Since I made a post a number of years ago, half-jokingly referring to this, my personal blog, as the fastest website in the world, I’ve obviously invited an amount of scrutiny onto the performance of my own pages.
I use this site to test bleeding edge things that clients – frankly – wouldn’t want to test out there in real life, on a domain which has traffic and ranks nicely in search already, but is not directly monetised. Think about it. How many websites rank in search, are really fast, but don’t mind destroying that to participate in an experiment? Not many. This one does.
As I often recommend stacks including Cloudflare for a variety of reasons (let’s not go into all of them here!), not least their DNS Proxy and Firewall is very useful (and easily managed) for eCommerce purposes. The TL;DR is Cloudflare offers an easier access point to most eCommerce managers for a powerful DNS and caching service.
But, you may find on free and business plans, that TTFB is not everything you had hoped for. This is more the case recently than in previous years, too, for a variety of reasons.
One reason it’s important is Google’s increased focus on Core Web Vitals.
The other reason it has cropped up is Cloudflare looks like they maybe “clipped the wings” of what is possible on free plans over the years. For example, certain POPs are only available on paid plans. Additionally, you pay more (via Argo) for faster routing and other “get me a cache from nearer to me” methodology.
In short, the more you pay, the faster it will become… but what to enable to access those faster speeds, in Cloudflare?
That’s the focus of the remainder of this post.
Table of Contents
How to Initially Setup Cloudflare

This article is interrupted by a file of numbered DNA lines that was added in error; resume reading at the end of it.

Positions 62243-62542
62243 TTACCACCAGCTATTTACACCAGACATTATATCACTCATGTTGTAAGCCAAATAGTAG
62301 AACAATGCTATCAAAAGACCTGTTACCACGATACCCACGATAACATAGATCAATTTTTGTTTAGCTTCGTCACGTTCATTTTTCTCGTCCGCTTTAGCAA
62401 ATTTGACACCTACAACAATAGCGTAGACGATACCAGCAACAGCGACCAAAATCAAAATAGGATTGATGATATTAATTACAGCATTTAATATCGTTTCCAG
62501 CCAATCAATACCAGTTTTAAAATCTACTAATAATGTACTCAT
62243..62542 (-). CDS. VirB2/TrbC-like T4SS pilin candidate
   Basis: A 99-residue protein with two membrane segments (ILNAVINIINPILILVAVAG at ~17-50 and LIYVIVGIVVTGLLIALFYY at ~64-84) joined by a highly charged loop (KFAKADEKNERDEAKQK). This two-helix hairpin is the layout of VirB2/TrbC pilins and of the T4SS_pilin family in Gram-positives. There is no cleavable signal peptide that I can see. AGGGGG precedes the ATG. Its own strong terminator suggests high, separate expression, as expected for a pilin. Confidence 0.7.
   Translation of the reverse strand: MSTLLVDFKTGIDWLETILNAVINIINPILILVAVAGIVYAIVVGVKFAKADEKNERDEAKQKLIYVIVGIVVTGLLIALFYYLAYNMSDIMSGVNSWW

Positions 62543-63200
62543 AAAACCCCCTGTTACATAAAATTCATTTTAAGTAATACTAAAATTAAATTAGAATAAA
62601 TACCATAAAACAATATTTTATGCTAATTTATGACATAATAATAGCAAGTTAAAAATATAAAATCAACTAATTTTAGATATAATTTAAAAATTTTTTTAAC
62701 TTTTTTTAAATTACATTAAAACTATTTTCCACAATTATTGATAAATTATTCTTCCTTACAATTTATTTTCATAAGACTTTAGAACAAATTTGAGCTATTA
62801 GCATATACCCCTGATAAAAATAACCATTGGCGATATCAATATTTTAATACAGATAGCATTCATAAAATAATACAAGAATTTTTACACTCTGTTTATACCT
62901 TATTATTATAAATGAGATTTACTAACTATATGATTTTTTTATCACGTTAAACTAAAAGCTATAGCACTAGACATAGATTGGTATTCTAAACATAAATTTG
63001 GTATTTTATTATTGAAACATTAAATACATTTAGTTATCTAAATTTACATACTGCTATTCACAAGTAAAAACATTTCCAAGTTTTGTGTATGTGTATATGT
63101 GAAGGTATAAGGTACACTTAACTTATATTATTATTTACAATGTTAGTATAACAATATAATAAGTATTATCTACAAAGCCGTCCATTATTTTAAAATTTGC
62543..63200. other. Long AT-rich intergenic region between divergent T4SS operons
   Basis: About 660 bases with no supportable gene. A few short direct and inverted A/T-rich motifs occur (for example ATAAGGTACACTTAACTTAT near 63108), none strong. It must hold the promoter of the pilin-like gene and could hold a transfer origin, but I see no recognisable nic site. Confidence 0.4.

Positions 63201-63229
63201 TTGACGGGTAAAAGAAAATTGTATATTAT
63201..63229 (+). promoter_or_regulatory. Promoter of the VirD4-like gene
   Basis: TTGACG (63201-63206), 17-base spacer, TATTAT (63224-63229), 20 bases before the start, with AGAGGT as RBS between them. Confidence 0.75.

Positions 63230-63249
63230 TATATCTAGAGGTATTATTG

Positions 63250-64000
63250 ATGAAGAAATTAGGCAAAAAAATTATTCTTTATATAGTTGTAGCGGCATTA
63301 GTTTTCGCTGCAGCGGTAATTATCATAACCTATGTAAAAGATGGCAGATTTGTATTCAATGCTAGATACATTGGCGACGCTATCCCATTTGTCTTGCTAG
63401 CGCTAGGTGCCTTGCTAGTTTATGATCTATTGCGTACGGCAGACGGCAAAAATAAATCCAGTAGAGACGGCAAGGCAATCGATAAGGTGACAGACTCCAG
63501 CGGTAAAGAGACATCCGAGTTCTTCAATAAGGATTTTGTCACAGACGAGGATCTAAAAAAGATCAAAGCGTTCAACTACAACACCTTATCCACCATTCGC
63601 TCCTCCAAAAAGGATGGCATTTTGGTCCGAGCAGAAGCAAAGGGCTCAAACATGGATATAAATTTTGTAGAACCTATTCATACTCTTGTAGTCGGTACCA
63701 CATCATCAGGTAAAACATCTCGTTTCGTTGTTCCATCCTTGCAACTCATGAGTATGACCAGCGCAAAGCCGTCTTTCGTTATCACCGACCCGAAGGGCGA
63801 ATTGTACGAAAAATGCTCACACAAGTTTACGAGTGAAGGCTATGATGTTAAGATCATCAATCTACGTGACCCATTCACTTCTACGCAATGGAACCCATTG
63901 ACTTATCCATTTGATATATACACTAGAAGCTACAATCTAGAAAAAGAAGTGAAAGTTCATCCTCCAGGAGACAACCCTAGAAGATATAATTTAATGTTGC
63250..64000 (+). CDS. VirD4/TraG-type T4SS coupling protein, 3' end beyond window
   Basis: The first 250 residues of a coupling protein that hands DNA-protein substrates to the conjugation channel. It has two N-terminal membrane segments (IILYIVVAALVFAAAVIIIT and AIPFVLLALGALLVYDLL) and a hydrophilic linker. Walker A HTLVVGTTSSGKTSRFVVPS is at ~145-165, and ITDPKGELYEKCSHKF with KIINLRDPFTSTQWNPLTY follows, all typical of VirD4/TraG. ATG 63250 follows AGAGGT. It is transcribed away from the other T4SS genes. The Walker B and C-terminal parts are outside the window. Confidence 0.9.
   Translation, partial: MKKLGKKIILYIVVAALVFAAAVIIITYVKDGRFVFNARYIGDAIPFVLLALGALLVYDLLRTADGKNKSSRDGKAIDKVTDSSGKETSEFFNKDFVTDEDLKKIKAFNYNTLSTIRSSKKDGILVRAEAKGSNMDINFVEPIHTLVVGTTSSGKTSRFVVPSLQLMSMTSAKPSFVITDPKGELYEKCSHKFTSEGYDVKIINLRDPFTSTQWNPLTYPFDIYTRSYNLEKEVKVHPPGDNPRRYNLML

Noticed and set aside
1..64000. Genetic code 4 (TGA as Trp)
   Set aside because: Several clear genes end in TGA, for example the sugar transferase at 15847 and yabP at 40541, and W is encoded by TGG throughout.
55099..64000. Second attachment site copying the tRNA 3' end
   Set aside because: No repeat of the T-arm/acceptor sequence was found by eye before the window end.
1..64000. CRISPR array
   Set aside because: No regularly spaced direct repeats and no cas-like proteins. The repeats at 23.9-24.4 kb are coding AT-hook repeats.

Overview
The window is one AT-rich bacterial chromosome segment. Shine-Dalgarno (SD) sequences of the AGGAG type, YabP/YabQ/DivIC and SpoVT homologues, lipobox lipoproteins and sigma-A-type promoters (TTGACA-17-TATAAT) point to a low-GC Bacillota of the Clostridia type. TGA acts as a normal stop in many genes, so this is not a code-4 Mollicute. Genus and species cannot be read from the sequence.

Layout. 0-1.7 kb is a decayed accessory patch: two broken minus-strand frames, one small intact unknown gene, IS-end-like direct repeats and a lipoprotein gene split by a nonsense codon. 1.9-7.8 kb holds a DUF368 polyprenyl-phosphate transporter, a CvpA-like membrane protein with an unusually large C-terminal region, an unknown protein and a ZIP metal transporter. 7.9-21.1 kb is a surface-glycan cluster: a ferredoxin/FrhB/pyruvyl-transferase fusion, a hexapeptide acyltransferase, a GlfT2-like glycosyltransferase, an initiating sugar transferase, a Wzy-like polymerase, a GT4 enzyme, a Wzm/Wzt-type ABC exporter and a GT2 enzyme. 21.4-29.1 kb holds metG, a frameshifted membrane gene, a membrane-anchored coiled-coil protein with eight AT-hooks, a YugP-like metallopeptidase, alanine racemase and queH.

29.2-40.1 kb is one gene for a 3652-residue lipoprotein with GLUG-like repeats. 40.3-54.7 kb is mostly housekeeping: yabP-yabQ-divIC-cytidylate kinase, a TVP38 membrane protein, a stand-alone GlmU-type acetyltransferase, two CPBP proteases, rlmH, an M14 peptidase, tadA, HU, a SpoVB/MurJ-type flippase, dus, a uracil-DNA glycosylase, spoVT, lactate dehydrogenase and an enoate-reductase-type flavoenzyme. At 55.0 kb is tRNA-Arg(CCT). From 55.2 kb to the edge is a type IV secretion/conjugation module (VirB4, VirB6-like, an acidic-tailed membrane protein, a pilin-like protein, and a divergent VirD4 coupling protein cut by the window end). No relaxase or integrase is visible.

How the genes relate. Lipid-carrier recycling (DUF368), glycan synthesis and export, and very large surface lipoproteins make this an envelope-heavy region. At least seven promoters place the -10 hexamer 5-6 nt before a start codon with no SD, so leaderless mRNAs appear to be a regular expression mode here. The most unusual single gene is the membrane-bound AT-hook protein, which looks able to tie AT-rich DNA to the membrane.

I’m not going to go into too much detail here – that’s not the purpose of this post – but suffice it to say, you want Cloudflare caching full posts (that is “cache everything”) if your visitor is looking at a page of content with nothing dynamic within.
This blog post, for example… Cloudflare, using PageRules, has been told explicitly, based on the URL, to cache everything here.
Don’t worry – if I change and save the post, I hit Cloudflare with an API request to flush their caches of this URL.
What Next – still high-ish TTFB?
If you’re polling your site using one of the online tools, like PageSpeed insights, you’ll likely find that load number one shows a higher TTFB than if you query your server directly.
This makes a lot of sense if you think about it… rather than going directly to your server, we ask Cloudflare for a cache, which it doesn’t have – MISS – and then CF goes off to your origin server to ask for a copy, before pulling it back.
This extra little loop adds latency to the mix.
This little hunt happens at every Cloudflare POP on the globe – and there’s more than 100 of them.
The Solution – Pay $
Firstly, assuming your traffic is good, you’ll warm up caches more easily. Lower traffic sites will struggle to keep caches loaded.
CloudFlare has a reasonably good solution for this. It is called Argo. Argo sends your traffic down “faster” networks. It also will check for a closer cache at a POP which is quicker to reach than your origin server – remember, we asked Cloudflare to “cache everything” so they can always rely on a copy which is sitting nearby.
Its like this… Imagine I want sugar, and realise I have run out. It will always be faster to get sugar from next door than to go all the way to the shop for it.
Going next door is convenient. Convenience costs. Argo is one of the ways Cloudflare makes its money.
Enabling Argo will often dramatically reduce the recorded TTFB shown in online testing tools – and therefore experienced by real-life end visitors.
Win for you. Win for Cloudflare (you just agreed to pay them $5 a month + $0.10 per GB of transferred data). Now… you just need to keep your data parcels as low as possible 🙂
Other things you will definitely want to consider include:
- Dynamic elements – like logins and any eCommerce features (cart / basket / checkout / payment processing!!)
- Full page caching on your origin server – in order to serve a fully prepared page instead of adding server side rendering into the mix
- Cache pre-loading – both on your origin server, and also in the Cloudflare POPs where you’re expecting to receive what I could call “money traffic” in the future – consider warming up caches on key pages, in key regions.